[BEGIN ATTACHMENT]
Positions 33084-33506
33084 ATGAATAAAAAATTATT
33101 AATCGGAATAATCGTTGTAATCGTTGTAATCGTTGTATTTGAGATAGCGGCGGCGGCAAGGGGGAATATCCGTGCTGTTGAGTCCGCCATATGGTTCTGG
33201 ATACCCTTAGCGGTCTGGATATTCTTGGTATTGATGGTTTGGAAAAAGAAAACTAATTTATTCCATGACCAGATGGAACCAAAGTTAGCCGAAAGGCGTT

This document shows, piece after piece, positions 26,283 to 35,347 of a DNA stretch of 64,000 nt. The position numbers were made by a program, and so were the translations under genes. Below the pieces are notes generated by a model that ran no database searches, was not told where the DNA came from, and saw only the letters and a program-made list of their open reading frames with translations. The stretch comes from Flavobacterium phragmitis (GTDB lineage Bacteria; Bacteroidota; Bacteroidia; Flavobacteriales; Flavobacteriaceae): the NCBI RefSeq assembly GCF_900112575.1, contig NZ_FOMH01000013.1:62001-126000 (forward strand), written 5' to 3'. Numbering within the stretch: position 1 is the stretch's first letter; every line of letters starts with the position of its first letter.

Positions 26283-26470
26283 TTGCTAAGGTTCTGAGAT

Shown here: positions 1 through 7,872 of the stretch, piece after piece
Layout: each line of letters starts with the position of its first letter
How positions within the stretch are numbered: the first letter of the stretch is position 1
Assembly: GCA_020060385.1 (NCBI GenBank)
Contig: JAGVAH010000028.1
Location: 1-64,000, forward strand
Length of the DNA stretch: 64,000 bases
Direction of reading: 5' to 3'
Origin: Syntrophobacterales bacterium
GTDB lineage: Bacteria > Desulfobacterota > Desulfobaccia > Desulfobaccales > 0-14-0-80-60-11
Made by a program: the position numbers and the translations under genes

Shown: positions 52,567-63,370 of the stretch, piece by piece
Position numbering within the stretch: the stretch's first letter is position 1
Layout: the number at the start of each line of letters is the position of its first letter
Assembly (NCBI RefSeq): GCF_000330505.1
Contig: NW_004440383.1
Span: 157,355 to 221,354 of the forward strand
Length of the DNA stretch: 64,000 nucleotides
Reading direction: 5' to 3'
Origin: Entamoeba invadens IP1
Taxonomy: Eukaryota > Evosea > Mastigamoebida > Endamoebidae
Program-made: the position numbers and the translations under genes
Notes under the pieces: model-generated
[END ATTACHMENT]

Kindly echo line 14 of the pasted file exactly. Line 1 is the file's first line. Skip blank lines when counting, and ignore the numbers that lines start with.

Length of the DNA stretch: 64,000 bases